Thursday, May 6, 2010

Murals: Helping the Aristocracy get lucky for Centuries.

Chimpanzees have been known to use a leaf to attract a mate. A dried leaf to be exact, because it makes a nice crunchy sound when you crinkle it. The male will sit with his legs spread, and crunch leaves until someone takes notice, puts two and two together and decides that yes, he's the guy they want to get with.

Bowerbirds will dress up their homes with everything from mushrooms to poop in an attempt to seduce a partner.

Insects, next in line for World domination, give their abodes the Royal treatment in the work of Artists like Jennifer Angus and Jan Fabre, who re-decorated Belgium’s 19th century royal palace. It took four months and 29 assistants to glue 1.6 million iridescent green beetle carapaces to the ceiling of the Hall of Mirrors.

It seems that using tools as a sexual strategy is not limited to humans, but we seem to use a variety unseen in any other species. A woman (or man) in a pretty red dress, a flashy car blasting music at 120 decibels, or the walls of our homes decorated with books (why else do we keep books we'll never re-read?) or fancy artwork.

The effectiveness of each depends only upon which market you're in.

European nobility used decoration in their own seductive way. High-walled residences were often placed at the front of the property, with the large gardens at the rear, visible only to the chosen few (as opposed to American homes that tend to sit in the center of their land, without walls, and display their treasures conspicuously as you enter the home - a less subtle, but obviously effective strategy). The public spaces of stately European homes were often the least ornamented. As you were lured further into the private sanctuary, you'd find the rooms increasingly lavish until you finally arrived at the perfumed jewel box of the boudoir.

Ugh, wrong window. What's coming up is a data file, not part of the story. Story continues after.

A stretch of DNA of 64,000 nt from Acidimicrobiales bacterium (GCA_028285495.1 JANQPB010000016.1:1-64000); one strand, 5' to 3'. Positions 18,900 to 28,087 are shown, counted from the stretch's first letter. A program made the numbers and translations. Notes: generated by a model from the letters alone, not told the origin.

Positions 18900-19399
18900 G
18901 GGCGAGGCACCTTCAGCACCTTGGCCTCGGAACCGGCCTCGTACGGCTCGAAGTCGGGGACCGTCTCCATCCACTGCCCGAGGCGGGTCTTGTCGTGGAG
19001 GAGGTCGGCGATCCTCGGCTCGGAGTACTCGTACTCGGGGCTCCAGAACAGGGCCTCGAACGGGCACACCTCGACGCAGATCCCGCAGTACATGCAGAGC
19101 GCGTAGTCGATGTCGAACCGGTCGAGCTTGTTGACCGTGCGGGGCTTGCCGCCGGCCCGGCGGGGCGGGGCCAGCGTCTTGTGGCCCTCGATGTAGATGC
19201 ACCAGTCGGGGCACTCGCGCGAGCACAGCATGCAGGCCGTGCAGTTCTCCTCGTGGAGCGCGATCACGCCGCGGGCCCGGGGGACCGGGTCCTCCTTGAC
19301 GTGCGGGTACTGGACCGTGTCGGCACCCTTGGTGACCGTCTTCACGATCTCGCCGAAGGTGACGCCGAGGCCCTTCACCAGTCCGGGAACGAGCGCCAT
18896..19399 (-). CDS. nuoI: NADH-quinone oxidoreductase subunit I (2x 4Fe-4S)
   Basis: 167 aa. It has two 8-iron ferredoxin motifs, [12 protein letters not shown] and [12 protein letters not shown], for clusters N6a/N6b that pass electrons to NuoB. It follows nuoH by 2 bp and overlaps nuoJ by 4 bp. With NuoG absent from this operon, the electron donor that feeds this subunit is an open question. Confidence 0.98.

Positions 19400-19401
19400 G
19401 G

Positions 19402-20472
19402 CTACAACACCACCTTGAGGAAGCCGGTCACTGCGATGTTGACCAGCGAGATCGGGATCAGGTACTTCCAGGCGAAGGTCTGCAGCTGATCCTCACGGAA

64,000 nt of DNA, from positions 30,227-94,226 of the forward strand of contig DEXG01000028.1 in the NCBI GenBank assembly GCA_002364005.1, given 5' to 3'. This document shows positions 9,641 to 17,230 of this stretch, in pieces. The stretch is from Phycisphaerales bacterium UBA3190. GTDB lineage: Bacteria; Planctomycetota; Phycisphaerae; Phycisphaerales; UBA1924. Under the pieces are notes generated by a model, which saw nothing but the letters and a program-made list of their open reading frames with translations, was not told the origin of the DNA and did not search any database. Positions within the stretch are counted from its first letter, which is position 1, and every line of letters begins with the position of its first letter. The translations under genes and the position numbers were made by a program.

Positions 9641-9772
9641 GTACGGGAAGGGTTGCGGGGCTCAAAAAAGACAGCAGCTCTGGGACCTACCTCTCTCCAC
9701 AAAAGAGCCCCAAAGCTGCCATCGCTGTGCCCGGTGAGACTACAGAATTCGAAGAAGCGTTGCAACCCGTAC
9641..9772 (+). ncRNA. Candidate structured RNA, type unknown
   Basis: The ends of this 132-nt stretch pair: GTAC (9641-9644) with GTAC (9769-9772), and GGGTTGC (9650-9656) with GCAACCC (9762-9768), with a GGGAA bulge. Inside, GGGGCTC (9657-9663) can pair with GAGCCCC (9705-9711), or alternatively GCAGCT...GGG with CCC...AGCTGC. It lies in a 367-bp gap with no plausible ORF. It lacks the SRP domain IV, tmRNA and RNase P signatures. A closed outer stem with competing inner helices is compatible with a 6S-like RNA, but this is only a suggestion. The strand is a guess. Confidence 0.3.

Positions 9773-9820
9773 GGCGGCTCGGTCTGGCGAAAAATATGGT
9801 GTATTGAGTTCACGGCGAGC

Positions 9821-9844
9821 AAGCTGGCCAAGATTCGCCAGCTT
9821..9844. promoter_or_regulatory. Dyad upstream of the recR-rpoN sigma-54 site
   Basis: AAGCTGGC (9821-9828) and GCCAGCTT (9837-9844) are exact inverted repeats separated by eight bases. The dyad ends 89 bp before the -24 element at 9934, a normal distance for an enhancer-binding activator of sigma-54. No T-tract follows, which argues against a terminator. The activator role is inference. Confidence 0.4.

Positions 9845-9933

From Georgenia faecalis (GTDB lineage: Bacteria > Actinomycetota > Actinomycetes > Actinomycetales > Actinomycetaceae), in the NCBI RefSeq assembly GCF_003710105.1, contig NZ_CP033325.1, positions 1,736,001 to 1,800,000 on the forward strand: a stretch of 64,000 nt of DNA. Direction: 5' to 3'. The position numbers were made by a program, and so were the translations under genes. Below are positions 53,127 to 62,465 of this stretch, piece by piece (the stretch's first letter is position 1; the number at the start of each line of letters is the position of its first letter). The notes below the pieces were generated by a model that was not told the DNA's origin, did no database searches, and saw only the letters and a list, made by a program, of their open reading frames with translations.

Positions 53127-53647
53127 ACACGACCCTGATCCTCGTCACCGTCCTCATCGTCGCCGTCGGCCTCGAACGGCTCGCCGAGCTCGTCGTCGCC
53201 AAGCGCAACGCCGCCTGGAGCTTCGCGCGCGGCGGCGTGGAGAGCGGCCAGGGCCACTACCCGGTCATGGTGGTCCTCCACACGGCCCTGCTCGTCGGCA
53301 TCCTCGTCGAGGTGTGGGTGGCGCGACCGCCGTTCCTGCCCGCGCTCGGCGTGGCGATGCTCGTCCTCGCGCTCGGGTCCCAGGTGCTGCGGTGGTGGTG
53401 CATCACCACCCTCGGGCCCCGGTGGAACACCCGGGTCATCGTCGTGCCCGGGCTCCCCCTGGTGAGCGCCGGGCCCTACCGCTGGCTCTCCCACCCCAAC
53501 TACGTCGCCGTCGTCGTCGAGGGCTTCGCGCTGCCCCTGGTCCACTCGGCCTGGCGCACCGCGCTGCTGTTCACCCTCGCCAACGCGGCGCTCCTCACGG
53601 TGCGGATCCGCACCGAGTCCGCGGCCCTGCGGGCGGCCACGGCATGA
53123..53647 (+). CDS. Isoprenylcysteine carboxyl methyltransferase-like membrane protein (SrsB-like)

This method backfired a bit on the Hapsburgs, who practically inbred themselves into extinction. Inbreeding might actually explain some of their more bizarre priceless booty, but that's a story best explained by Darwin.

UglyHousePhotos gives us this marvel. I don't even want to know if this worked as an aid to procreation.

It's amazing how straight the line is between Homo Habilus tying a feather on his loincloth (what am I, an anthropologist?) to me painting a Chinoiserie mural for a wealthy client.

So here's to Decorative Art! Glad to be of service.


  1. I confess I love to drive at night, when everyone has their lights on, and sneak peaks into their rooms to see what kinds of art & decor they live with. I guess I'm a bit of a voyeur like that. It's amazing how bland some of them are. Not a little bit sad sometimes.

    Those of us born with an impulse to beautify have received a natural gift that is not shared by everyone. A little goes a long way. Spread it around I say. It's not only the rich that deserve a sprinkling of fairy dust.

  2. I do too! There is this huge Georgian home in Dublin that we used to drive by. They had a library visible from the street with shelves of books that went over the door. I was so jealous! I wanted to be like Will Ferrel in Anchorman bragging that his home "smells like rich mahogany".